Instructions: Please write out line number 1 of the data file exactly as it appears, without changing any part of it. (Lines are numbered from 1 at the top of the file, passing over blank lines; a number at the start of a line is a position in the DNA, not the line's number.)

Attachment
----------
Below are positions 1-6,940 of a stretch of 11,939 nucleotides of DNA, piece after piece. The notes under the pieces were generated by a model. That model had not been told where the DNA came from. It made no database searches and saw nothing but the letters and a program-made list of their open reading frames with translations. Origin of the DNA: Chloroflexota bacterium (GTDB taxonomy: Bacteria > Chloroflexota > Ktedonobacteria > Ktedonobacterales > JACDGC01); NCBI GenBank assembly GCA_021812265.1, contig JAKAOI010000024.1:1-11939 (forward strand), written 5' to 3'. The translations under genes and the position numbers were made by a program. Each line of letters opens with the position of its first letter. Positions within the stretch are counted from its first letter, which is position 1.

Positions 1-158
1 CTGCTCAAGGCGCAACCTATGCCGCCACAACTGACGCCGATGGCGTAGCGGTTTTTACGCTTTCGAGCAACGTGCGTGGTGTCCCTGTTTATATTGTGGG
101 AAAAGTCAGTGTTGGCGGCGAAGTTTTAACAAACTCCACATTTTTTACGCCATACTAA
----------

Below are positions 1-6,940 of a stretch of 11,939 nucleotides of DNA, piece after piece. The notes under the pieces were generated by a model. That model had not been told where the DNA came from. It made no database searches and saw nothing but the letters and a program-made list of their open reading frames with translations. Origin of the DNA: Chloroflexota bacterium (GTDB taxonomy: Bacteria > Chloroflexota > Ktedonobacteria > Ktedonobacterales > JACDGC01); NCBI GenBank assembly GCA_021812265.1, contig JAKAOI010000024.1:1-11939 (forward strand), written 5' to 3'. The translations under genes and the position numbers were made by a program. Each line of letters opens with the position of its first letter. Positions within the stretch are counted from its first letter, which is position 1.